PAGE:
Lack of essential data was one of the emergencies in ER
Craig Feied and Mark Smith were hired in the mid-1990s as director of medical informatics and chairman of the emergency department, respectively, at Washington (D.C.) Hospital Center. Their task was to turn around the emergency department and reduce patient wait times, which at the time were up to nine hours. The two realized that its overcrowding and long waits were the result not of a lack of space but of a lack of access to instantaneous patient data.
To address this, Feied and Smith created Azyxxi, a cross-application healthcare information access platform that integrated data from various areas of the hospital, including demographic, laboratory, financial, imaging and scanned document data. When the system went live in 1996, patient satisfaction climbed to the 95th percentile, consumer surveys rated the emergency department one of the best in the region and the medical staff voted it the best clinical service department in the hospital.
Im honored to congratulate both Drs. Mark Smith and Craig Feied on the receipt of such a prestigious award, said Catherine Szenczy, chief information officer of parent system MedStar Health. As co-creators of the Azyxxi technology, they have provided a tool that helps clinicians quickly assess a patients condition and make decisions about their care.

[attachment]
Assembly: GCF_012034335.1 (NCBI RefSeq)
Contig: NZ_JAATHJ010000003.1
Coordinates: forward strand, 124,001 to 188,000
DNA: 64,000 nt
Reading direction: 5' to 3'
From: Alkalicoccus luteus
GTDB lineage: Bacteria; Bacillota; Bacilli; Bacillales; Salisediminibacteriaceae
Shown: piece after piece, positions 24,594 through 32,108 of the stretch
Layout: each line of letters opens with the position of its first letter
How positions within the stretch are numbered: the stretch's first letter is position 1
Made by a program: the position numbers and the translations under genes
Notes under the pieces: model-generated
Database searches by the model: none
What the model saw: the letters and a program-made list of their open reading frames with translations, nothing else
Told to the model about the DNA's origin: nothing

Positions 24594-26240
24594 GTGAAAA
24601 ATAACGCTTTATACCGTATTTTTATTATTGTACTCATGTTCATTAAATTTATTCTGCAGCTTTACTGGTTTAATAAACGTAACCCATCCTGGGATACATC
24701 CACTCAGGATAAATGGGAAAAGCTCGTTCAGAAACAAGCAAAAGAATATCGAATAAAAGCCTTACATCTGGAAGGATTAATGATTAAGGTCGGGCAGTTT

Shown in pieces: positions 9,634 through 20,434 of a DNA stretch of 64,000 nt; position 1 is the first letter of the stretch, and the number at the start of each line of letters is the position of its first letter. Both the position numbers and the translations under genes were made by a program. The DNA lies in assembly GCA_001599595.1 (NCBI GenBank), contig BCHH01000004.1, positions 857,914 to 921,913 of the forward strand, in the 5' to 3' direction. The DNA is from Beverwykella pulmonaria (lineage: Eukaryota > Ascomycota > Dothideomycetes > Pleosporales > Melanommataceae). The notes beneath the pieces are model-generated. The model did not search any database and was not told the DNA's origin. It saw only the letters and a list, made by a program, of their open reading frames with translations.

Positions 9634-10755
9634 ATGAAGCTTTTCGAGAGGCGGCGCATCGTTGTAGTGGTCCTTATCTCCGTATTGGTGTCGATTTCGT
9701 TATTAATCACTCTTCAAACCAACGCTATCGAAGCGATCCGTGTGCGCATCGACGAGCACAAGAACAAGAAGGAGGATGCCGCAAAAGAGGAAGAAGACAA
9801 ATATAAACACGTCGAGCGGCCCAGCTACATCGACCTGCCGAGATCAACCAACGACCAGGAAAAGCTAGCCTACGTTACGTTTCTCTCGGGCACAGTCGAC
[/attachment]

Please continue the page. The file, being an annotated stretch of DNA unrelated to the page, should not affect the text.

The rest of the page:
Within three years, Azyxxi became the clinical information system used throughout the hospital, and under Feied and Smiths leadership, it has been adopted at six other hospitals within the MedStar system. In July 2006, Microsoft Corp. acquired Azyxxi and renamed it Amalga, and Feied joined Microsoft to lead the development team.
Barbara Kirchheimer, a former Modern Healthcare reporter and news editor, wrote all profiles. She can be reached at [email protected].
This story initially appeared in this week's edition of Modern Healthcare magazine.
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